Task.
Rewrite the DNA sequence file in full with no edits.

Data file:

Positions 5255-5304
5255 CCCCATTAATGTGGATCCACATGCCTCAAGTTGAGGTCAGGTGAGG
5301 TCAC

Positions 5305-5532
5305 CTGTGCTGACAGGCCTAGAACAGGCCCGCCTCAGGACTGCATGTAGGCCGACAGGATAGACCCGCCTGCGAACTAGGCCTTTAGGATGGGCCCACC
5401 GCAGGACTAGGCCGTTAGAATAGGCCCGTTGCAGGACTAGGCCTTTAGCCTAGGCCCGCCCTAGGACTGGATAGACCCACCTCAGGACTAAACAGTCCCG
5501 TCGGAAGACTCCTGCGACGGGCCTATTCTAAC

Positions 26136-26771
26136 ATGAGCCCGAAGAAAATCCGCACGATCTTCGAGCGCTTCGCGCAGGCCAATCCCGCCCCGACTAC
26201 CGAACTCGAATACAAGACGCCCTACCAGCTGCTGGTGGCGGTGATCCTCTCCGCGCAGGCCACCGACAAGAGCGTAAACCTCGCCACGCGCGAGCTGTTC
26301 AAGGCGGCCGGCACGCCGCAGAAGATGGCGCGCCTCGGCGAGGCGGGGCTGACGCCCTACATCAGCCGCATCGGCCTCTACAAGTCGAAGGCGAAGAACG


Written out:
Positions 5255-5304
5255 CCCCATTAATGTGGATCCACATGCCTCAAGTTGAGGTCAGGTGAGG
5301 TCAC

Positions 5305-5532
5305 CTGTGCTGACAGGCCTAGAACAGGCCCGCCTCAGGACTGCATGTAGGCCGACAGGATAGACCCGCCTGCGAACTAGGCCTTTAGGATGGGCCCACC
5401 GCAGGACTAGGCCGTTAGAATAGGCCCGTTGCAGGACTAGGCCTTTAGCCTAGGCCCGCCCTAGGACTGGATAGACCCACCTCAGGACTAAACAGTCCCG
5501 TCGGAAGACTCCTGCGACGGGCCTATTCTAAC

Positions 26136-26771
26136 ATGAGCCCGAAGAAAATCCGCACGATCTTCGAGCGCTTCGCGCAGGCCAATCCCGCCCCGACTAC
26201 CGAACTCGAATACAAGACGCCCTACCAGCTGCTGGTGGCGGTGATCCTCTCCGCGCAGGCCACCGACAAGAGCGTAAACCTCGCCACGCGCGAGCTGTTC
26301 AAGGCGGCCGGCACGCCGCAGAAGATGGCGCGCCTCGGCGAGGCGGGGCTGACGCCCTACATCAGCCGCATCGGCCTCTACAAGTCGAAGGCGAAGAACG